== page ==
In late August 2011, federal agents reportedly raided Gibson guitar factories in Tennessee for the second time in two years as part of an investigation into potential violations of the Lacey Act. According to news reports, the US government seized ebony and rosewood because it was exported from India in an unfinished state, which the US government believes violates an Indian law prohibition on the export of unfinished ebony and rosewood, and because the import paperwork accompanying the wood was false. Gibson, the maker of the iconic Les Paul guitar, has subsequently questioned the US Department of Justice’s “interpretation of a law in India,” and stated that the actions were “taken without the support and consent of the government in India.” Additionally, there has been media speculation regarding the Lacey Act’s effect on manufacturing jobs within the United States, with questions regarding the cost to US businesses. In contrast, supporters of the Lacey Act’s increased reach over wood products have previously pointed out the consequences of a depressed US wood and logging market due to imports of illegally harvested wood, and the negative social, economic and environmental effects in countries from where the wood comes.
Whether illegal wood enters into the United States in the form of finished guitars or the wood or in the form of raw timber, the legal effect is the same: a potential violation of the Lacey Act. The Lacey Act makes it illegal for any individual in the United States to import, export, buy, sell, or transport wildlife or, since 2008, plants or plant products that were taken, harvested, or exported unlawfully – in any way. If wood coming into the United States was unlawfully exported from another country in violation of a local law or regulation, then that wood’s import into the US likely would violate the Lacey Act.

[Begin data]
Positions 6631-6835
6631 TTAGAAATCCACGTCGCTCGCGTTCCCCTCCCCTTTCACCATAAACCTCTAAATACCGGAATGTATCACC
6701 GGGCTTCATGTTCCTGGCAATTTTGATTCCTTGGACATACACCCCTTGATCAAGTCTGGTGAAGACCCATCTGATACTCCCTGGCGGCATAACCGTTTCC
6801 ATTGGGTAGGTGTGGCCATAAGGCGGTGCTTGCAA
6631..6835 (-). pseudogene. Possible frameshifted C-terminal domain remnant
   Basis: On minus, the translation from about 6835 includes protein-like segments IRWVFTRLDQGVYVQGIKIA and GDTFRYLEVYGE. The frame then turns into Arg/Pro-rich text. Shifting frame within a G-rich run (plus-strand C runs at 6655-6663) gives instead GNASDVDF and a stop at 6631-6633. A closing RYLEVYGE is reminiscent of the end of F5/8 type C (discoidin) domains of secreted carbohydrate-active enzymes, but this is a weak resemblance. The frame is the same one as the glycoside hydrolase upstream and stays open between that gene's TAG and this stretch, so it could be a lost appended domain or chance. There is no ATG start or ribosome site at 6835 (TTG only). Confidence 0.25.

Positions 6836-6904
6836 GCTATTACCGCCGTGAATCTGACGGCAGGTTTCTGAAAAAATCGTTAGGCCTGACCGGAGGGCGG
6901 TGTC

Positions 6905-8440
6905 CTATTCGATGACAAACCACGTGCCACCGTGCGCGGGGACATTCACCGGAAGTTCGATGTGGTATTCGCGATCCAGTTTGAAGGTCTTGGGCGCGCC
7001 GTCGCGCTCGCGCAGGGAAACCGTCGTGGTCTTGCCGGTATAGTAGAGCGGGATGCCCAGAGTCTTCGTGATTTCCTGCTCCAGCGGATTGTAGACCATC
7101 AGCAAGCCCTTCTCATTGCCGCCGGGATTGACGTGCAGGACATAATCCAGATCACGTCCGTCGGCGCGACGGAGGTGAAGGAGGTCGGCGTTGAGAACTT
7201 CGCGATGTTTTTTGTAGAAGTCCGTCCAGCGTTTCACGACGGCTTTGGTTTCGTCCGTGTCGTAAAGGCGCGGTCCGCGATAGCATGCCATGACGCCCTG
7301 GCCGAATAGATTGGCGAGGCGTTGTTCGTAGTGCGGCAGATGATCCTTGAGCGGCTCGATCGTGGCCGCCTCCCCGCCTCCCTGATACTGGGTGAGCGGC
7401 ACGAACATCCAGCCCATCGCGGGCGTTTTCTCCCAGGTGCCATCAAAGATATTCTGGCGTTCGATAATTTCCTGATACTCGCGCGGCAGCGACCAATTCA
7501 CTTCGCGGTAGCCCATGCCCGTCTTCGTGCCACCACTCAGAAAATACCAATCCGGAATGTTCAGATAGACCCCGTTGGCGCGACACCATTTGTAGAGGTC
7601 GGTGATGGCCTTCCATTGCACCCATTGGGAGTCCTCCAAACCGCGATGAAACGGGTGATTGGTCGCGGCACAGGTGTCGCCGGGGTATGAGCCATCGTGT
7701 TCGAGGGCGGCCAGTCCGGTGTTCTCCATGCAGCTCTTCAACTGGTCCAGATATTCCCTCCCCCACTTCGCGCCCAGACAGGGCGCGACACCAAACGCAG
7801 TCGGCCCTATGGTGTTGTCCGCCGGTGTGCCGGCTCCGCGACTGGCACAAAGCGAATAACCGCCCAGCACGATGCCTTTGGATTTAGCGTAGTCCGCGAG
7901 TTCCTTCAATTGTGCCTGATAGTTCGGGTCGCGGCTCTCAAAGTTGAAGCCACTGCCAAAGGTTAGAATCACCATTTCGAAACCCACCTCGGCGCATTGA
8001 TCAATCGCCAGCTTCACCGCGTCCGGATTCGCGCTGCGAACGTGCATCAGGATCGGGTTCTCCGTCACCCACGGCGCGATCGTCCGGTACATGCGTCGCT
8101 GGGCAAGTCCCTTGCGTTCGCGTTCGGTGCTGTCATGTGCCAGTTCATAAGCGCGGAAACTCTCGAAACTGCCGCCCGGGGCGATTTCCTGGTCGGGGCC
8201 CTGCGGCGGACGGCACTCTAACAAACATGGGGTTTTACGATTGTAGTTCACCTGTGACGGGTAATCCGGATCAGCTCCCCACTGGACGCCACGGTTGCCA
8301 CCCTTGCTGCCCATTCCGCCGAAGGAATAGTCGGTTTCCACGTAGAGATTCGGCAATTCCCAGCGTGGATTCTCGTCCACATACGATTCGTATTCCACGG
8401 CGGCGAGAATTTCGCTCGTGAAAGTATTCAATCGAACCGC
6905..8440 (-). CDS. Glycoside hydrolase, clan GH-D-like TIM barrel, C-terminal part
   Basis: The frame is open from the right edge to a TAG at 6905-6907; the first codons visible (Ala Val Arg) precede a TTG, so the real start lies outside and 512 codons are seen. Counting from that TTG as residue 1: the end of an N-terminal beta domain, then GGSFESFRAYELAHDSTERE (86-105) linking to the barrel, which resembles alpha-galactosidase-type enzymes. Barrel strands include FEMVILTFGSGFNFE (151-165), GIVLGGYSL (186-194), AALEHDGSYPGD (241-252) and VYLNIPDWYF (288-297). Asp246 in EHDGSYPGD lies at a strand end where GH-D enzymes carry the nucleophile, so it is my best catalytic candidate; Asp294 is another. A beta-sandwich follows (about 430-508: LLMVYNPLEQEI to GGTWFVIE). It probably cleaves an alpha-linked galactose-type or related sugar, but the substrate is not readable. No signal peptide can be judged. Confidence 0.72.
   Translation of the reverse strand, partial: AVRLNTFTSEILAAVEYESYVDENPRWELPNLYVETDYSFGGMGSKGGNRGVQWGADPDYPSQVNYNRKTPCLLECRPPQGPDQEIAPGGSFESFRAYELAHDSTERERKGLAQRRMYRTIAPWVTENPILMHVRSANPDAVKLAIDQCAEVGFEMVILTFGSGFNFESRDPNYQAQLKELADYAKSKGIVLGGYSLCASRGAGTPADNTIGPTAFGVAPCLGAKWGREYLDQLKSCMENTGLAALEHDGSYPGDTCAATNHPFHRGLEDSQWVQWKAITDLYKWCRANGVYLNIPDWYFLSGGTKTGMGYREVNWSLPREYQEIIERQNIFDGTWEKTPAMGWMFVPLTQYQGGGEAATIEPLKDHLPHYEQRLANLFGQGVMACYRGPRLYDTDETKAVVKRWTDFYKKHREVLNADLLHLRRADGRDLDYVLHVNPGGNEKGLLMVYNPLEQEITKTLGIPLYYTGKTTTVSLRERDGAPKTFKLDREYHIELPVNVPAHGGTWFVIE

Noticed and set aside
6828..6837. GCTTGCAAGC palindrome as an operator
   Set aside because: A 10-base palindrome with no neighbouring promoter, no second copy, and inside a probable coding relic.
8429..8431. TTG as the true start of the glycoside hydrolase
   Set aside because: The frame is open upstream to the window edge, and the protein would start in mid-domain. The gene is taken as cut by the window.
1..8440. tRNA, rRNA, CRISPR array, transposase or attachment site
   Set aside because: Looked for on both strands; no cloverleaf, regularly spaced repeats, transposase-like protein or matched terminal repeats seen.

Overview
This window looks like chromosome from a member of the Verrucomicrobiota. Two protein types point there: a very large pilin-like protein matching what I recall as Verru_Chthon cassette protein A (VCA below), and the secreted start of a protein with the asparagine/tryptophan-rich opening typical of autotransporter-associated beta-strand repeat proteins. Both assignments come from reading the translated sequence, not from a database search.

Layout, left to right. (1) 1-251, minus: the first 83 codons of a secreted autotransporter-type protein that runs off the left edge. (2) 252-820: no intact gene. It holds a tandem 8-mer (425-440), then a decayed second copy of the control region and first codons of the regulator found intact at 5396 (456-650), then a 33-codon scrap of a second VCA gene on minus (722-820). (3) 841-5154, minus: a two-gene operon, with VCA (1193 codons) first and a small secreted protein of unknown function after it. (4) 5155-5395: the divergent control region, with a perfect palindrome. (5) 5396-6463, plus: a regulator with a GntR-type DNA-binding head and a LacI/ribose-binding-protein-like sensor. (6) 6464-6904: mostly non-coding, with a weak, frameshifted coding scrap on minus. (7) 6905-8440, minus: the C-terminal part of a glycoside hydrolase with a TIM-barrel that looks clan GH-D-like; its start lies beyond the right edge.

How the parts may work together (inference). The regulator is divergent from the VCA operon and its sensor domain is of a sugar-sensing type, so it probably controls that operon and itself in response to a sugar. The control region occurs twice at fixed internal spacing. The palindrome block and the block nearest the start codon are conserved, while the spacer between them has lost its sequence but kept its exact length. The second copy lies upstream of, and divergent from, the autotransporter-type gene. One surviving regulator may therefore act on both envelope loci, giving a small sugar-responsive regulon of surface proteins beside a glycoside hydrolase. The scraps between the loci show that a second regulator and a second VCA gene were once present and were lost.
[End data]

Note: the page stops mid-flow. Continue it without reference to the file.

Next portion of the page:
As of this date, the only proceeding brought against Gibson concerns the wood seized in 2009 that the US government was exported unlawfully from Madagascar and that Gibson purchased from a German supplier, Nagel. The US government has filed a civil forfeiture claim against Gibson, United States v. Ebony Wood in Various Forms. As of the time of this writing, the US government has filed not charges against Gibson regarding this latest seizure.
The Lacey Act provides for both criminal and civil penalties. More generally, recent precedent indicates that if criminal charges are brought and convictions handed down, the financial consequences could be considerably worse for defendants in Lacey Act prosecutions. The US Supreme Court recently declined to hear an appeal from a Second Circuit case, United States v. Bengis, in which the US government, represented at that time by Marcus Asner (now an Arnold & Porter partner), successfully argued that South Africa had a property interest in lobsters seized from its shores. As a consequence, South Africa was entitled to what will likely total millions of dollars in restitution. Because the defendants in Bengis were convicted of a conspiracy, the crime fell under Title 18 of the US code and, thus, the victims were entitled to restitution under either the Mandatory Victim Restitution Act or the Victim and Witness Protection Act.